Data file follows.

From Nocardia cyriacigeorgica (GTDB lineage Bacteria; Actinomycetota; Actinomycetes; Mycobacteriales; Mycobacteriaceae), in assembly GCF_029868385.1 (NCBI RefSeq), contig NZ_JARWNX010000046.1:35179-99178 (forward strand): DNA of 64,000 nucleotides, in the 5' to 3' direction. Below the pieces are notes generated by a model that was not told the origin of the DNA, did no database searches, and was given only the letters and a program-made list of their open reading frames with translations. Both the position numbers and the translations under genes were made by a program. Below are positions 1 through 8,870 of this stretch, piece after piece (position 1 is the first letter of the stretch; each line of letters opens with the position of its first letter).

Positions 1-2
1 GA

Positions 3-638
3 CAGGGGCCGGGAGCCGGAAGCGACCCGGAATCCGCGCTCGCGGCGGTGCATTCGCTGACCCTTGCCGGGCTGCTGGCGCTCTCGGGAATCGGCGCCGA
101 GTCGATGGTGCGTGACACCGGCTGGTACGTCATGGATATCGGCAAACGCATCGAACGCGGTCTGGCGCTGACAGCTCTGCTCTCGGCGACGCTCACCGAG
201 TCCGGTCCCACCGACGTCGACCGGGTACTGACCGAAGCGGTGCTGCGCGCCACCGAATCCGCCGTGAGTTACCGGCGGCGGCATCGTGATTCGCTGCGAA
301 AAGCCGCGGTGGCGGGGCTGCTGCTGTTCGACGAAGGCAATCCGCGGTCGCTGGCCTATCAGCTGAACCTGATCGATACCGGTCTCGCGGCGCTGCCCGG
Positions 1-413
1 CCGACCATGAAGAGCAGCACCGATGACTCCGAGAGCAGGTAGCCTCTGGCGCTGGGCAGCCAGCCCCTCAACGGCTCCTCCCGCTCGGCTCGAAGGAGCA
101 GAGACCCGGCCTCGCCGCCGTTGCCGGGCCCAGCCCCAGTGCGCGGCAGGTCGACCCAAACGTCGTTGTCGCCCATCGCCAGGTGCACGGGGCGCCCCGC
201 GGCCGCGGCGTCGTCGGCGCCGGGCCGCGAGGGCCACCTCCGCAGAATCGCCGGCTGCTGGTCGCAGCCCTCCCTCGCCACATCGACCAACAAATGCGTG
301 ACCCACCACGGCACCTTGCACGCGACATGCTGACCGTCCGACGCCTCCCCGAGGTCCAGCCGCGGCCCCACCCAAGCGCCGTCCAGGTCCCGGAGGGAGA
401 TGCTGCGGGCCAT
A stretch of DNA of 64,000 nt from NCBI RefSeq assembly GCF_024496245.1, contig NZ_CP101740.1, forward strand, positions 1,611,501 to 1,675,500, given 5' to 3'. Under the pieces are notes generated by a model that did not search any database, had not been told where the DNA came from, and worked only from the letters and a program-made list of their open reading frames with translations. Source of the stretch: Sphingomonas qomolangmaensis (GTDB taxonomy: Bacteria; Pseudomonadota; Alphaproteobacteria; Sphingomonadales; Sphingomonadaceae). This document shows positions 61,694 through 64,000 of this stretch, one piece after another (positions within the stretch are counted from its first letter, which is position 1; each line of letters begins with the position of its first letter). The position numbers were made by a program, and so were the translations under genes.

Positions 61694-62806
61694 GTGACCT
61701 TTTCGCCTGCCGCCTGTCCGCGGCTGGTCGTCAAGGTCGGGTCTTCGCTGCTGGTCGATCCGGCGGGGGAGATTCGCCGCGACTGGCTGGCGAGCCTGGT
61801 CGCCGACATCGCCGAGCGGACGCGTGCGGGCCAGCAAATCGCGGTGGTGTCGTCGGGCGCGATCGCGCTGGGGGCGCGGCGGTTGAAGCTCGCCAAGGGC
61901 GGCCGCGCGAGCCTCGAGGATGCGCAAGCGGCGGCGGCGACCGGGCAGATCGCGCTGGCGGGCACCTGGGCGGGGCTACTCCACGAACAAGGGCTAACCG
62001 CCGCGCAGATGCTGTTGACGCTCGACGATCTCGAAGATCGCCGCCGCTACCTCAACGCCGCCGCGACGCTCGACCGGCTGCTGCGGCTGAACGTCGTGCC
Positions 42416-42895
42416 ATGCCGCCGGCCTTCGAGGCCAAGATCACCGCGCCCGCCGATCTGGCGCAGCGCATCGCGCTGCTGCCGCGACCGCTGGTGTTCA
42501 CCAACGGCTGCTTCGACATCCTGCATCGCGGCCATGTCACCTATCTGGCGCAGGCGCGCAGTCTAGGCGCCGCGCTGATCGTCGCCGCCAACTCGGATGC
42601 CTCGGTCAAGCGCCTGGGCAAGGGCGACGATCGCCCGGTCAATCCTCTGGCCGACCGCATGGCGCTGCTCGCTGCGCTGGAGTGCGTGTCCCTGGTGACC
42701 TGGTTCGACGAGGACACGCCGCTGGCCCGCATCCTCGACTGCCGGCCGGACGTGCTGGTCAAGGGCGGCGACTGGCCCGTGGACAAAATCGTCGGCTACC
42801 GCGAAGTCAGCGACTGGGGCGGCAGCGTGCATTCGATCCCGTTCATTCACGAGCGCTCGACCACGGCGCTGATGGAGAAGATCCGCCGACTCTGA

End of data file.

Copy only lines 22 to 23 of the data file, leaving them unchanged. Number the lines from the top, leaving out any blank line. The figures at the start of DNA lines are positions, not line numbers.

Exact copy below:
Positions 42416-42895
42416 ATGCCGCCGGCCTTCGAGGCCAAGATCACCGCGCCCGCCGATCTGGCGCAGCGCATCGCGCTGCTGCCGCGACCGCTGGTGTTCA